Album Review -- Sade: Soldier of Love

Part of me is ashamed for having even downloaded this album, with my very much on-the-outside crush for Helen Folasade Adu, professionally known as Sade. The other part of me sits and thinks of the fact that music has so terribly sucked over the last several years. Evidence in this can be found in the outputs of Beyonce and Rihanna compared to Sade.
So much being said, I HAD to download this album before I would allow myself to spend good money on it. Sorry Sade, blame it on the head and not the heart.

1: The Moon and the Sky
Okay, this album is off to a not-too-fast (in physical pace, not quality) start, and I like it already. The music here matches her voice, cadence and writing well. I am not even one to nitpick on things like the fact that I STILL liked Sweetback better as her backing band, but the guitar work in this song makes it worth the price of admission, which is still $0.00 to this point.
Good start to things here.

2: Soldier Of Love
Okay, I get a short horn [pause...] and some VERY nice drums, and a VERY large guitar on this song. This beat is a bit busy for Sade's approach to it, but she is using it quite well. I mean, anyone reading this SHOULD have heard this song already, and opinions of it should be formed on it. It is a single, it comes across as one. Yet and still, I STILL like the song.
[Quoth The Katie - her voice is DEEP!]
These drums closing out this song are what my wet dreams are made of, the snares are crisp and HUGE, kick drums are downplayed, but felt and the toms do what they must while the pan-mixed hi-hat bounces around it.. 11 thumbs up (I'm an alien, don't judge me!).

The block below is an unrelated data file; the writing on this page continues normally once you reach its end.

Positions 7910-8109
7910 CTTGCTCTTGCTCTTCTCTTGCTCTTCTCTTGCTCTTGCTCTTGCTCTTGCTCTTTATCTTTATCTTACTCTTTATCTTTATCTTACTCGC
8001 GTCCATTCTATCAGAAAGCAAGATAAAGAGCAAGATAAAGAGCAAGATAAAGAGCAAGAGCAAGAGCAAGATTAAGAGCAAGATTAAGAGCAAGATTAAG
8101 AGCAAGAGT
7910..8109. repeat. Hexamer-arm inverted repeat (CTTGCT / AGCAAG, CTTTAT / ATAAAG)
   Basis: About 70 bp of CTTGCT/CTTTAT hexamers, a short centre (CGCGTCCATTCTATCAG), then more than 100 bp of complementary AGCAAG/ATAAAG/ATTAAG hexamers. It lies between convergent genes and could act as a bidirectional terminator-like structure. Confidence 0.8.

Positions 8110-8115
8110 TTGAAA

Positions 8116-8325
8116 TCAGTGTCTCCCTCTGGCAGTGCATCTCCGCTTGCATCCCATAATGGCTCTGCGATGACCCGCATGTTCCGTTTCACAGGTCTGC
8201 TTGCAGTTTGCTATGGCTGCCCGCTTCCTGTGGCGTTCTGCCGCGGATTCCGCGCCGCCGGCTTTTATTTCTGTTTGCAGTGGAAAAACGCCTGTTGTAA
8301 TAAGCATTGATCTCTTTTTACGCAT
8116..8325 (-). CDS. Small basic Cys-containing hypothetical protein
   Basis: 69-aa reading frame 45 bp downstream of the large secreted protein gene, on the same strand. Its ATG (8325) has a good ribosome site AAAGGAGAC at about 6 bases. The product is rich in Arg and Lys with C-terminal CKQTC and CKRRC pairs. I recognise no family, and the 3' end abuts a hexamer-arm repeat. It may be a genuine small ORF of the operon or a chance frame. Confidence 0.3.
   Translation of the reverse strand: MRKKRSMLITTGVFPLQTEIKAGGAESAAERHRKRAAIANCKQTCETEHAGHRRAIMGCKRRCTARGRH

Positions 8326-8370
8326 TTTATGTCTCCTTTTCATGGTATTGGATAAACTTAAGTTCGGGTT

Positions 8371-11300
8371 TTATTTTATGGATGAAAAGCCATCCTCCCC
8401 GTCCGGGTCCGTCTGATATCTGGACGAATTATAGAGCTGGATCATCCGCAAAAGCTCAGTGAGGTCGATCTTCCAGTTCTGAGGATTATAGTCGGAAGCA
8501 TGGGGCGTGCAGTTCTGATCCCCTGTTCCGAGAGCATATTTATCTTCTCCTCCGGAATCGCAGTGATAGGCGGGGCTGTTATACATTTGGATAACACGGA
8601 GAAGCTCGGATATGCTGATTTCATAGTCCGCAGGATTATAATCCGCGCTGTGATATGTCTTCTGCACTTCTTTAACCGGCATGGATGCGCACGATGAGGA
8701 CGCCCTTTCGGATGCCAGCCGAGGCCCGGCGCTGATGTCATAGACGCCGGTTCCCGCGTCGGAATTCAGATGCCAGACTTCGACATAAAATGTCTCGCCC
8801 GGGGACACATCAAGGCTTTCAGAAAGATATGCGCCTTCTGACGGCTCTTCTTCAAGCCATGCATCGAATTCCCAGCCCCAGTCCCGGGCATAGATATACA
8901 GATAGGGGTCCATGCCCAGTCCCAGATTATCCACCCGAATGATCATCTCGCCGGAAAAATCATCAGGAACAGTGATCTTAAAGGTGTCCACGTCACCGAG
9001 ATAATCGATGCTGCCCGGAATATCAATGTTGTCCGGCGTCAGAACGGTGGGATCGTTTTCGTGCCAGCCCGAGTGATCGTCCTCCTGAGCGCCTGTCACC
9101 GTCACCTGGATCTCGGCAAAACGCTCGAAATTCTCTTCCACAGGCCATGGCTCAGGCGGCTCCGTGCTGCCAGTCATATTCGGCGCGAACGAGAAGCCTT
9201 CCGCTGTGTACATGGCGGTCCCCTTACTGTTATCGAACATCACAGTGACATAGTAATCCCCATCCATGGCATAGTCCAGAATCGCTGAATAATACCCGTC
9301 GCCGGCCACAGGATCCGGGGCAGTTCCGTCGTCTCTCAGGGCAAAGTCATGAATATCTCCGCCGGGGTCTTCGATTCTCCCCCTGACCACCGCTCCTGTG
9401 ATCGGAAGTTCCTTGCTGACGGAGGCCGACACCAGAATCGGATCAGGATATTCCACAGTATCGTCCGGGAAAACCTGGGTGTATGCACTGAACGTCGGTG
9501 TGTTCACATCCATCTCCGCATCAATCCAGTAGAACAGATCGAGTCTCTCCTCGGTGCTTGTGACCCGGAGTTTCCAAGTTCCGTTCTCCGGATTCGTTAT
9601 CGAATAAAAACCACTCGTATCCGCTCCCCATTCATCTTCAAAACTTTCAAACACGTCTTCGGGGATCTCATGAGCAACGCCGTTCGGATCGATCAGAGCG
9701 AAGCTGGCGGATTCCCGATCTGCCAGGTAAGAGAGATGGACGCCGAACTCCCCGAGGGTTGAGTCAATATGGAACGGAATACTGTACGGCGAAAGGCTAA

3: Morning Bird
Lower energy than the song before it, beginning with strings and a piano. I am PRAYING for a ballad, praying with all I got...
Well, I didn't get the ballad I wanted, but the tambourines are making me happy. Sade paces herself against a musical accompaniment that builds new elements at the end of each few bars without her (or more importantly, me) becoming distracted by the beat or the clackityclackityclack of this keyboard I am beating up on right now. Again, this song is a lot of music and comparatively less wording, but with a package that creates a song.
I have not yet on this album experienced the goosebumps that prior Sade albums still give me 25 years after release.
Still, 3 songs in and I have yet to hear a song I will not listen to again.

4: Babyfather
The title of this song has me terribly worried, as do the intro bars as I type this... Gimme a minute to listen to this before continuing.